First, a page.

When asked, many District of Columbia residents will be quick to point out that the district is not a state, and is subject to the control of Congress, per the U.S. Constitution. The slogan “Taxation without Representation” adorns the city’s vehicle license plates, and it is an issue which fires up many residing in the “202″. While the merits of this question are actively debated, they are not the subject of this modest post. However, one particular consequence of constitutionally-mandated Congressional control over the district is that many laws passed by the D.C. Council, the district’s elected rulemaking body, are subject to congressional approval before they take effect. While almost all D.C. legislation is approved by Congress – in fact, in the past 40 years Congress has only vetoed D.C. legislation 3 times – there is a congressional review period, and thus a wait-time, of 30 legislative days before D.C. legislation may be approved. This wait time can be critical, especially when elections and election cycles are fixed dates by law.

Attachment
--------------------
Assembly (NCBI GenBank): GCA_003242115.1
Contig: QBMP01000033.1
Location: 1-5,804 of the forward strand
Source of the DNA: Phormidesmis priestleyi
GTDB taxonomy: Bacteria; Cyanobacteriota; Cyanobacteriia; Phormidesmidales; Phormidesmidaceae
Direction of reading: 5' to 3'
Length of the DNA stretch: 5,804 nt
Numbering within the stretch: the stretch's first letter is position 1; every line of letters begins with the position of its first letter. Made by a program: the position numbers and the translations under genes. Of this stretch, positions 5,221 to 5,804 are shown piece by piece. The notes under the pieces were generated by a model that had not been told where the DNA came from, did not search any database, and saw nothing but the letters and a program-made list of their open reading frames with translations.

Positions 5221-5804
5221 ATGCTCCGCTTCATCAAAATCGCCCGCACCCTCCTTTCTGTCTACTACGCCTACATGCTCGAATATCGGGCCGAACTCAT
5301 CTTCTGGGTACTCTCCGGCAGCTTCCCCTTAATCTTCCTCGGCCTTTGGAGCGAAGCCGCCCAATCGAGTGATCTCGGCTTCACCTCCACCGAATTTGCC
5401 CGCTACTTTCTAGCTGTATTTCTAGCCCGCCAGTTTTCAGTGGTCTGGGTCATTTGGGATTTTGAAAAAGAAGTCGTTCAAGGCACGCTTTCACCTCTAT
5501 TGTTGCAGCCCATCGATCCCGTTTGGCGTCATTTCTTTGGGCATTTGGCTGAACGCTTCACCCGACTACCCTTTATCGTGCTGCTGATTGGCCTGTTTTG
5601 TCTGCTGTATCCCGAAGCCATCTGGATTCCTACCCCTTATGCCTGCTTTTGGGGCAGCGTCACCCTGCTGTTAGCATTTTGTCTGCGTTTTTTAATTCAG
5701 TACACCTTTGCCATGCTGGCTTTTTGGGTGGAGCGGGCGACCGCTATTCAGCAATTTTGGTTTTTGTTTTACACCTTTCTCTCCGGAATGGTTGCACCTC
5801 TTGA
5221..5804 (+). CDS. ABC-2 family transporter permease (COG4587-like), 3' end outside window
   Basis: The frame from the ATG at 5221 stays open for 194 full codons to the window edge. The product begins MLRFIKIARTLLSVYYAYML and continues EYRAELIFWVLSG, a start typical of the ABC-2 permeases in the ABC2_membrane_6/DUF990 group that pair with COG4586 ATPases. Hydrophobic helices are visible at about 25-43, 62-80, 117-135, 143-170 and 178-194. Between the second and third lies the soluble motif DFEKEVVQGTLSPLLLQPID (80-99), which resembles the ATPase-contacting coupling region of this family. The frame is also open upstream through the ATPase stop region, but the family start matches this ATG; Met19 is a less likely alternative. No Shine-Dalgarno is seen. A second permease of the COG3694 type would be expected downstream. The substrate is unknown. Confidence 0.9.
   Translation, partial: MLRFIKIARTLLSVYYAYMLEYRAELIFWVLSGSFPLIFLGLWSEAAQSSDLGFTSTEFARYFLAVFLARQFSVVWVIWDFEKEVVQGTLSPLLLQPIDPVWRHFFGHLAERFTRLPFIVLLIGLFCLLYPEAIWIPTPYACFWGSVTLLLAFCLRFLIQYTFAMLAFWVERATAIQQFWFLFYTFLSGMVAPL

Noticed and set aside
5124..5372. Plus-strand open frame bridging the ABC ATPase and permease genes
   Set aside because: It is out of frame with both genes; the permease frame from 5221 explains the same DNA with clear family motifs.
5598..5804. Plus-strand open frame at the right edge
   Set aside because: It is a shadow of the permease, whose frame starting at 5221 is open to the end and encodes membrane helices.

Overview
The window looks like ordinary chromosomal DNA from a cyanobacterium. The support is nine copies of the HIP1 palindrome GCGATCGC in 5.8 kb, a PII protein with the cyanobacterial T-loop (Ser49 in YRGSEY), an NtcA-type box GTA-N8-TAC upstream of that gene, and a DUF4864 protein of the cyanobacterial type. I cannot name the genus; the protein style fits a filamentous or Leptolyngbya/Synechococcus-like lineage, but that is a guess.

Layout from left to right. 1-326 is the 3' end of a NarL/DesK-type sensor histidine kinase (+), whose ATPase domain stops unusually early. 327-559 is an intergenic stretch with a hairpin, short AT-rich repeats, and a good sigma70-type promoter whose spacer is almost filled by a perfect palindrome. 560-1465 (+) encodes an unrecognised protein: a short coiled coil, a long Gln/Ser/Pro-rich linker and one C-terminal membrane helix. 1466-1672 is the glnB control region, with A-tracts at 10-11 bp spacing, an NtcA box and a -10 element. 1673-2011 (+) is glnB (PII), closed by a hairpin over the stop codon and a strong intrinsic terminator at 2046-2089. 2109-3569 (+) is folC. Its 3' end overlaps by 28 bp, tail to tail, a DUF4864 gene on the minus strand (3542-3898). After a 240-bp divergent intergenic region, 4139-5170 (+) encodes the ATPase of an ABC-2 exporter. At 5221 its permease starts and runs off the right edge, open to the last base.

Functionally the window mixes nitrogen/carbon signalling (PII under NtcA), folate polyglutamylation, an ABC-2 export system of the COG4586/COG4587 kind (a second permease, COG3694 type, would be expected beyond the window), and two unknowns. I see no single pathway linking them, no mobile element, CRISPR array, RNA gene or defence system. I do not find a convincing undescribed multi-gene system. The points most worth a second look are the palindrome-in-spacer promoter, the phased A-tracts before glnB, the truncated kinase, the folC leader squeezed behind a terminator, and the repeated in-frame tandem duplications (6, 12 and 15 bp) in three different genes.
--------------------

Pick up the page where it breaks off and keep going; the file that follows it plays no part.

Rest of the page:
In Washington, D.C., unlike most states, the Attorney General (“AG”) for the District has traditionally been appointed by the Mayor with the approval of the D.C. Council, rather than by popular election. But in 2010, D.C. voters elected by voter initiative to change that practice and switch over the determination of the AG office to a general election, starting in 2014. Or at any time after January 1, 2014. When exactly the office was to convert to an elected position is the subject of a new lawsuit filed by hopeful AG candidate and well-known D.C. criminal lawyer, Paul Zukerberg. Though the ballot initiative which District voters approved contained language that “residents of the District of Columbia would begin voting for the Attorney General in 2014,” the actual implementing regulations (“Section 201”) passed by the D.C. Council which amended the official District of Columbia Charter stated that “the first election for the position of Attorney General shall be after January 1, 2014.”